Open Access

Development of firing pin and breech face impression on lead and plasticine surfaces- a case report

  • Devinderpal Singh Sehgal1,
  • Sandeep Singh Sahota1Email author,
  • Navneet Kaur1 and
  • Arshdeep Kaur1
Egyptian Journal of Forensic Sciences20177:15

https://doi.org/10.1186/s41935-017-0015-9

Received: 31 May 2017

Accepted: 27 September 2017

Published: 18 October 2017

Abstract

Background

The microscopic examination of fired cartridge cases and fired bullets helps the expert to determine if a suspect firearm/firearms were, or were not, discharged in a shooting incident. This is achieved by using a combination of class and individual characteristics. But in case of malfunctioning of firearm, experts have to adopt different methods to link fired cartridge cases and fired bullets with the suspected firearm.

Case presentation

In this paper, a new method for the reproduction of the firing pin and breech face impression on two different surfaces are reported. Two chosen surfaces are plasticine and lead metal.

Conclusions

The surface of the lead being soft and brittle reproduced the impression with maximum detail. Five match points were seen on the lead surface with clear demarcation whereas only three points of individual characteristics marks were observed on plasticine surface.

Keywords

PlasticineLeadPistolImpressionBreech faceFiring pin

Background

Linking of the firearm, fired cartridge case and bullet is a classical example of tool mark identification. It follows the forensic science basic principle of individuality that no two tools marks should produce the same microscopic marks on two separate objects that they would be inaccurately or wrongly identified (Smith et al., 2016). Fired cartridge cases and bullets bear characteristic marks, which enable firearm examiners to identify the firearm that fired them (Kinder et al., 2004). Examination of firing pin and breech face impression on the fired cartridge case is essential link for the linkage of firearm with the fired cartridges (Sharma, 1963). But in few cases it becomes difficult to match the fired cartridge with the alleged firearm due to malfunctioning of firearm or in cases where the firearm misfires live test cartridges. In such cases the firing impressions could be reproduced on various soft surfaces without damaging the firing pin. Firing pin impressions are generated because of striking of firing pin on the percussion cap of the cartridge. Similarly breech face impression are obtained when a cartridge is fired in the gun the very heavy pressure of the gas generated inside the cartridge force the head of the cartridge back against the head of the breech block which imprints the impression on the breech on the brittle material commonly brass or germanium silver (Harding-Barlow, 1950).

In this paper, the breech and firing impression were reproduced on different surfaces to match the impression with the fired shell. First surface selected is Plasticine. Plasticine is a trademark name for an oil-based modeling material that was developed in England in 1897. Unlike clay and wax, plasticine stays soft and workable: it neither hardens nor dries (http://www.kirkside.com.au/Uploads/Images/plasticene.pdf). It has wide range of application in forensic science. It has been used successfully in examination of footwear impression (Morgan et al., 2009), facial reconstruction (Stephan & Henneberg, 2001; Benazzi et al., 2009; Claes et al., 2006; Cesarani et al., 2004; George, 1987), forensic ballistics (Jain et al., 2004; Hejna & Safr, 2009), restoration of obliterated marks (Kuppuswamy, 2011), tool mark impression (Rees, 1969) and Odontology (Gorea et al., 2007).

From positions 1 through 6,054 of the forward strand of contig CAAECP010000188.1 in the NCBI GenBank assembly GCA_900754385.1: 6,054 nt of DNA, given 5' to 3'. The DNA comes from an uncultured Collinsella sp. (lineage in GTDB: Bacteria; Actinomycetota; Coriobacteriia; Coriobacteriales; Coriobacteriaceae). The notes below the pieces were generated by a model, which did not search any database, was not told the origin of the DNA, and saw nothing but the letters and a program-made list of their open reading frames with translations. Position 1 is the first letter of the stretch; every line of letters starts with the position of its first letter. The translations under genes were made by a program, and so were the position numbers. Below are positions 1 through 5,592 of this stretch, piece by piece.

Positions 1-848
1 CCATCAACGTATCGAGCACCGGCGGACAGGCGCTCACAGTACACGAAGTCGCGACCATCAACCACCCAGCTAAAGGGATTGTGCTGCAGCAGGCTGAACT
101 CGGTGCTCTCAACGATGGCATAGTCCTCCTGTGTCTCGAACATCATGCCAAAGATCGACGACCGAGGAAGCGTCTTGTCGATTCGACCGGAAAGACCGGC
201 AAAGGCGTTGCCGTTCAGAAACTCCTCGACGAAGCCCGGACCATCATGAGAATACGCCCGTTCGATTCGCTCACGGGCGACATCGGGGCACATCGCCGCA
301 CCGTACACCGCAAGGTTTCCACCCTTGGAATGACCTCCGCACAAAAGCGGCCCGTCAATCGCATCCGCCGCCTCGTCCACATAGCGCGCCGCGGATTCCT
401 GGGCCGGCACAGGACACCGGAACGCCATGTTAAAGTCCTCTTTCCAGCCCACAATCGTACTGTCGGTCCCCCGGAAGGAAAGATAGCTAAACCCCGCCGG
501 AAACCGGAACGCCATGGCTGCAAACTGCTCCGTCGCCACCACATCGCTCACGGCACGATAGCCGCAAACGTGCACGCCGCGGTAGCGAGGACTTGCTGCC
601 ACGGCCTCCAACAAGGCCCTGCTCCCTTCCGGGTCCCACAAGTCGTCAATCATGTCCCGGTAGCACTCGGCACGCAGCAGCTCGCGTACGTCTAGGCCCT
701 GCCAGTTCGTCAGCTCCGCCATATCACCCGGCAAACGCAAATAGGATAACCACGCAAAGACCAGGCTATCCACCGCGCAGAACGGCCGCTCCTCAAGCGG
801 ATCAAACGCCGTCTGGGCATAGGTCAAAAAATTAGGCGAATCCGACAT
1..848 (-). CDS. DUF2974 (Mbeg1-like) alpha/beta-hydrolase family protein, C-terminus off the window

The second surface selected for the study is lead. It is heavy, soft, bluish metal, and occurs in nature in the form of ores. Being soft the marks could be easily reproduced on lead and it could be used as a surface for reproduction of marks. These findings are put into context for the comparison of cartridge cases.

Case presentation

A case for linking of fired cartridge with a country made pistol having a broken barrel was received in Punjab Forensic Science Laboratory, Mohali, Punjab (India). The length of the country made pistol was 15 cm and a weight of 0.670 g (Fig. 1). It had a single column, box-type magazine with a capacity of 12 rounds and was designed to fire 7.65 mm cartridges. No land and groove were present inside the barrel of the firearm. Length of the barrel was 7 cm but the barrel of the firearm was found broken (Fig. 2). Five 7.65 mm test cartridges were fired through the country made pistol, but it misfired all the test cartridges, leaving a minute impression without sufficient detail for comparison with crime cartridge case. So, the firing pin and breech face impressions were successfully reproduced on two surfaces for comparison with fired crime cartridge case.
Fig. 1

Showing dimension of country made pistol (India)

Fig. 2

Showing broken barrel of country made pistol (India)

Experimental

Equipment

Leica FSC comparison microscope with Leica DFC320 camera (Switzerland) was used for the comparison of marks. Leica application suite software version 3.7.0 was used for the processing of the processing of the data. Afcoset electronic balance (ER-18 2A, Bombay Burmah trading Corp, Ltd., India) was used for weighing of the materials.

Materials

Experimental firings were conducted through a country made pistol (Fig. 1), K.F. S&WL, Indian Ordnance Factory, Kirkee (Pune, India) manufactured cartridges. Plasticine was purchased from local shop. Lead metal was obtained from the lead bullet by removing it using a bullet puller.

Impression surfaces

The surfaces chosen for the reproduction of the firing pin and breech face impression were lead and plasticine. These surfaces were chosen due to tendency of being softer than firing pin and breech face and the marks could be easily reproduced without destroying the original surface. The surface of firing pin and breechface were cleaned with acetone to remove dust material adhered to it and then plasticine/lead were pressed against firing pin and breechface surfaces the surface impression.